I recently attended a CVA/TIA related call; it had been the first CVA related call I had been to since having a 4-year hiatus out of the trucks. Since being out the trucks the CVA consult/bypass protocol has been implemented. I'm having a difficult time understanding the point of the consult. If the Paramedic on scene is able to identify CVA symptoms accurately/appropriately, why are we delaying transport to discuss with a physician, who is not on scene, if we should transport to the appropriate stroke facility? It was explained to me that Paramedics weren't correctly identifying CVAs pre-hospital. If that's the case, those that aren't recognizing a CVA aren't performing a consult because they didn't recognize the CVA in the first place. If I can identify a CVA correctly, announce a code stroke to dispatch, and have the stroke team ready on our arrival, how can there be any benefit to calling someone who knows nothing about the incident other than what I tell them? What is the difference between a doctor incorrectly identifying the CVA over the phone versus the Paramedic incorrectly identifying the CVA on scene other than the 15 minutes saved not trying to call for a consult? There also seems to be some significant discrepancies as to the onset of symptoms time frame between different receiving hospitals and physicians. Our destination guidelines clearly state within 6 hrs of onset of symptoms; however, recently a fellow medic advised me that it was 8 hrs but our guidelines have not yet been changed to reflect this, and a physician told me the window is 12 hrs. Any clarification/suggestions/info would be greatly appreciated. Thank you so much!
First off, welcome back to clinical practice. Its nice to have you helping keep our communities safe again.
As you mention, there have been some changes to the Stroke Bypass system over the past 4 years. One of the changes is the simplified timeline for consideration of Stroke Bypass from 4.5 or 6 hours depending on Endovascular Therapy (EVT) being available (BLS-PCS 3.1) to simply: 6 hours. The most updated version of the Stroke Bypass Protocol can be found in the BLS-PCS v3.3 (here). The Protocol states, if the patient meets the criteria listed in paragraph 1, determine if the patient can be transported to a Designated Stroke Centre within 6 hours of a clearly determined time of symptoms onset or time the patient was last seen in his/her usual state of health.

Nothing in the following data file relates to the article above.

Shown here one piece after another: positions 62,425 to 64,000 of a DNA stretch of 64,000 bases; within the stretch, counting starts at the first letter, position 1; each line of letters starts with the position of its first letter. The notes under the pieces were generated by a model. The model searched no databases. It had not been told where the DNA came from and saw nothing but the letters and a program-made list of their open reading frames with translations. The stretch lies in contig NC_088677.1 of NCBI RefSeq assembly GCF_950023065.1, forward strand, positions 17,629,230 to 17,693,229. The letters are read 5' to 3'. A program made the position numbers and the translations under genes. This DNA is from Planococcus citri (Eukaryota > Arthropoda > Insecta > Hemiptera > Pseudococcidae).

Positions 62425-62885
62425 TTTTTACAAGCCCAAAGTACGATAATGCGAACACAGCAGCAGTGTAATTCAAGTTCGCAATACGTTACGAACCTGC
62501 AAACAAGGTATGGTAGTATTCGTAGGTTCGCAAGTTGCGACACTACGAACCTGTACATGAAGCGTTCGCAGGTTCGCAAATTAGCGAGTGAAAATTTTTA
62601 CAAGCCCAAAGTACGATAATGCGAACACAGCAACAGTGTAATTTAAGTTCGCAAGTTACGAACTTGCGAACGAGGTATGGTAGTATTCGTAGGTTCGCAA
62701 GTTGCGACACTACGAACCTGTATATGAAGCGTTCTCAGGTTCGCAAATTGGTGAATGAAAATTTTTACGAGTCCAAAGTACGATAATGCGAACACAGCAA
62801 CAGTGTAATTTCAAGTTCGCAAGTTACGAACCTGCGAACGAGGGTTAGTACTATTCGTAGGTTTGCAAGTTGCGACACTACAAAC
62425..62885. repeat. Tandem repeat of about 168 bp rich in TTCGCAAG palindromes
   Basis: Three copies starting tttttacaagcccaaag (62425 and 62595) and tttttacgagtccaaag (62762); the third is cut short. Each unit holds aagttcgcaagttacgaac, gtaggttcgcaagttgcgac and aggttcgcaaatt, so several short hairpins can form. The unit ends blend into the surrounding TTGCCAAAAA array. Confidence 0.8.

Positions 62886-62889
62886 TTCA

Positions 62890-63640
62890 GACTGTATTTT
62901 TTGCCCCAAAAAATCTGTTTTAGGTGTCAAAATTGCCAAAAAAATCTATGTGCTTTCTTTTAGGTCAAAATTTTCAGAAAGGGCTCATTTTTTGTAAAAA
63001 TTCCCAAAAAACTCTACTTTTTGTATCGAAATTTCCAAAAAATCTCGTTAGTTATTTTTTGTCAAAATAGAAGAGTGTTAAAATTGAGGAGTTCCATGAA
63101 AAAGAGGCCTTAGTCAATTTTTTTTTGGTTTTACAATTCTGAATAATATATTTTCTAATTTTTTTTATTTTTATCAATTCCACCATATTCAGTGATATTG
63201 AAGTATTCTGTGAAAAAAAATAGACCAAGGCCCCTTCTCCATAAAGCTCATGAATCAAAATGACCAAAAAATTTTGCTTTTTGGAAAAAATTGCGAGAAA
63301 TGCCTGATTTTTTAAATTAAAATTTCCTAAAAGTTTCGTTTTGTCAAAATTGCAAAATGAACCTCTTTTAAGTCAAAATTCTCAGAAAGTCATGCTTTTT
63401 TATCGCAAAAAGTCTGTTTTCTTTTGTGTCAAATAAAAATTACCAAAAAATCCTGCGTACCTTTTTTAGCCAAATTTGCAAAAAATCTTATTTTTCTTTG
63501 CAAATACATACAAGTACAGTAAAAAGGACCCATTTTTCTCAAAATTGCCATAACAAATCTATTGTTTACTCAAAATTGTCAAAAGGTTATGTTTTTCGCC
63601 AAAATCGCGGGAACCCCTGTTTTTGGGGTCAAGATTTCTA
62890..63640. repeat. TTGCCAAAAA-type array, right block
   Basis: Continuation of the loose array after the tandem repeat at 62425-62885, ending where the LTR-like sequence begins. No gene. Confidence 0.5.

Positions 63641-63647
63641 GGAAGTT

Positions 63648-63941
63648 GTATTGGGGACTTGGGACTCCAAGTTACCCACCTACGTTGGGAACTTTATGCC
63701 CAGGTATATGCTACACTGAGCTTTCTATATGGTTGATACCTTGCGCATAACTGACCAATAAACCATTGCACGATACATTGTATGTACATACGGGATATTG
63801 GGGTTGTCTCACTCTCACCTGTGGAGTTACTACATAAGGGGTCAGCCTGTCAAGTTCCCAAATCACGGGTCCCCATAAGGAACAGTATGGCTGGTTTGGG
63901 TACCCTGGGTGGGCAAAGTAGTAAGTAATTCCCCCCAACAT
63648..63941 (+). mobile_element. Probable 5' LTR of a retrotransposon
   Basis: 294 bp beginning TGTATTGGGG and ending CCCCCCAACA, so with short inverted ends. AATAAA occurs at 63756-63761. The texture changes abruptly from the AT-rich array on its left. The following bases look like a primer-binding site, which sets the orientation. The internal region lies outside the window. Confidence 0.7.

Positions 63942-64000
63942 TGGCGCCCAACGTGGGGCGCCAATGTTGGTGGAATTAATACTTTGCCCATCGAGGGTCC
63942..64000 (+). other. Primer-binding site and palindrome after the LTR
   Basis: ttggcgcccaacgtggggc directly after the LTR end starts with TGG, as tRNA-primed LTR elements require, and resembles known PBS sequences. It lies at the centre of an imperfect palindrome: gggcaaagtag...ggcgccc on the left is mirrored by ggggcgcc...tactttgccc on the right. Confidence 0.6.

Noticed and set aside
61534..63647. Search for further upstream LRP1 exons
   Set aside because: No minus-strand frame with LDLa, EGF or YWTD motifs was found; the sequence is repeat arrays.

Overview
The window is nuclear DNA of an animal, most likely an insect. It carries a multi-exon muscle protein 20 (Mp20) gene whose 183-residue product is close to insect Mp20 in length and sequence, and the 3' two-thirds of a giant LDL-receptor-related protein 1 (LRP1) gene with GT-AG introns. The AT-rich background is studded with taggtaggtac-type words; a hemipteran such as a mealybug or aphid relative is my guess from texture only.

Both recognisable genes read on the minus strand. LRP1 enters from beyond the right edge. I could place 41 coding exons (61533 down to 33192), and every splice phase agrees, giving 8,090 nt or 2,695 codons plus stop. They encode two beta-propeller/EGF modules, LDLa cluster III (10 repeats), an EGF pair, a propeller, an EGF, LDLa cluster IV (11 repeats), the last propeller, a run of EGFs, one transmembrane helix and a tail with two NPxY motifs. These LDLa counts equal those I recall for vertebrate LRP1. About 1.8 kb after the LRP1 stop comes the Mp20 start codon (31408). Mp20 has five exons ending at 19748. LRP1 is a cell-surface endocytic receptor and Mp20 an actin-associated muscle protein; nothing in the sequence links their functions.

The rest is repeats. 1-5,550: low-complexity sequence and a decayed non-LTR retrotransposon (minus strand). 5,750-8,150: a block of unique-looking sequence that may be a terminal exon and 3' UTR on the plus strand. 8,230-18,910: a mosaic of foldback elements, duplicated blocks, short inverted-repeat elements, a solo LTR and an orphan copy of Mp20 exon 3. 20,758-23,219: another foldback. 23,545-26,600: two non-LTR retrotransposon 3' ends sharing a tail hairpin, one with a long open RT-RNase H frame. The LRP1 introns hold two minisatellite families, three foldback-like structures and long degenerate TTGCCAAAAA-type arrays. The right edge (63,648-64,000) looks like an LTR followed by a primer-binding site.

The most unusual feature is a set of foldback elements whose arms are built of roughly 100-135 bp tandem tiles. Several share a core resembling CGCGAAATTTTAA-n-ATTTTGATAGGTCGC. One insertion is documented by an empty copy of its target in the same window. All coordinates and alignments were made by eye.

The involvement of a stroke neurologist in consultation for stroke bypass is a regional policy. Paramedic Services and Stroke Centres may choose to include this in their local Bypass agreement (i.e. Paramedic Services and the hospitals that serve as Stroke Centres negotiate some specifics of the agreement based on local/regional factors). The discussion with stroke neurologist in the field facilitates team activation and their arrival at hospital to initiate care, decreasing door to needle time (similar to STEMI). Understanding the type of case directly from prehospital history facilitates early neurologist warning for EVT team should that be an option. This has moved beyond field QA of medics identifying strokes. Early numbers 15 years ago showed 6 EMS transported as a stroke, for each true stroke, current data is 1.5 to 1, with stroke mimics often still being sorted out at stroke centre. Usually, the Paramedic Service is part of the Regional Stroke Team and sends out local data.
For further information on the recent changes to the Stroke Bypass Protocol and Paramedic Prompt Card, please see the Corhealth Ontario resources (here). This resource provides multiple resources including a video explaining the rationale for the changes to paramedic practice, along with references for a deep dive into the Canadian Stroke Best Practices.
With regards to timing of treatment outside the scope of paramedic and transport protocols: Tissue Plasminogen Activator (tPA), the IV medication that dissolves clot must be delivered within 4.5 hours of stroke symptom onset. Mechanical removal of a clot with EVT is ideally performed within 6 hours of stroke symptom onset. However, the time window may be extended up to 24 hours, depending on a very selected patient subgroup, with proven specific findings on advanced imaging. Again, this falls outside of the scope of practice for paramedic decision-making. Follow the BLS-PCS and any Service- Stroke Center Bypass agreements.